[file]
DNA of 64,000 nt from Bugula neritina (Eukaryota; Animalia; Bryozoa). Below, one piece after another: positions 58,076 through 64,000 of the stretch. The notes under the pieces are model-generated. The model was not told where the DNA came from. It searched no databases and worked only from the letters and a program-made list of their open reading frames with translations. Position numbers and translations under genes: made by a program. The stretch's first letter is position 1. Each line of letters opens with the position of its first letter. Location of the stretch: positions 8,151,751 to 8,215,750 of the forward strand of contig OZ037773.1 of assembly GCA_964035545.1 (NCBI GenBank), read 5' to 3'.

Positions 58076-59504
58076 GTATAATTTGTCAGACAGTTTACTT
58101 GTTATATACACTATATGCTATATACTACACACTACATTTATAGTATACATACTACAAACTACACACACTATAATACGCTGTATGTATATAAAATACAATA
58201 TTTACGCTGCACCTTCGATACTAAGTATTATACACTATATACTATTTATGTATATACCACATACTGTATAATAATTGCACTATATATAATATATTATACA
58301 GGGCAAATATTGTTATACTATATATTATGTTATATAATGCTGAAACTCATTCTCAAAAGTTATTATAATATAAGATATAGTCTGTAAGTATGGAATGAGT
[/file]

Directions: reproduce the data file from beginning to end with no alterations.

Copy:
DNA of 64,000 nt from Bugula neritina (Eukaryota; Animalia; Bryozoa). Below, one piece after another: positions 58,076 through 64,000 of the stretch. The notes under the pieces are model-generated. The model was not told where the DNA came from. It searched no databases and worked only from the letters and a program-made list of their open reading frames with translations. Position numbers and translations under genes: made by a program. The stretch's first letter is position 1. Each line of letters opens with the position of its first letter. Location of the stretch: positions 8,151,751 to 8,215,750 of the forward strand of contig OZ037773.1 of assembly GCA_964035545.1 (NCBI GenBank), read 5' to 3'.

Positions 58076-59504
58076 GTATAATTTGTCAGACAGTTTACTT
58101 GTTATATACACTATATGCTATATACTACACACTACATTTATAGTATACATACTACAAACTACACACACTATAATACGCTGTATGTATATAAAATACAATA
58201 TTTACGCTGCACCTTCGATACTAAGTATTATACACTATATACTATTTATGTATATACCACATACTGTATAATAATTGCACTATATATAATATATTATACA
58301 GGGCAAATATTGTTATACTATATATTATGTTATATAATGCTGAAACTCATTCTCAAAAGTTATTATAATATAAGATATAGTCTGTAAGTATGGAATGAGT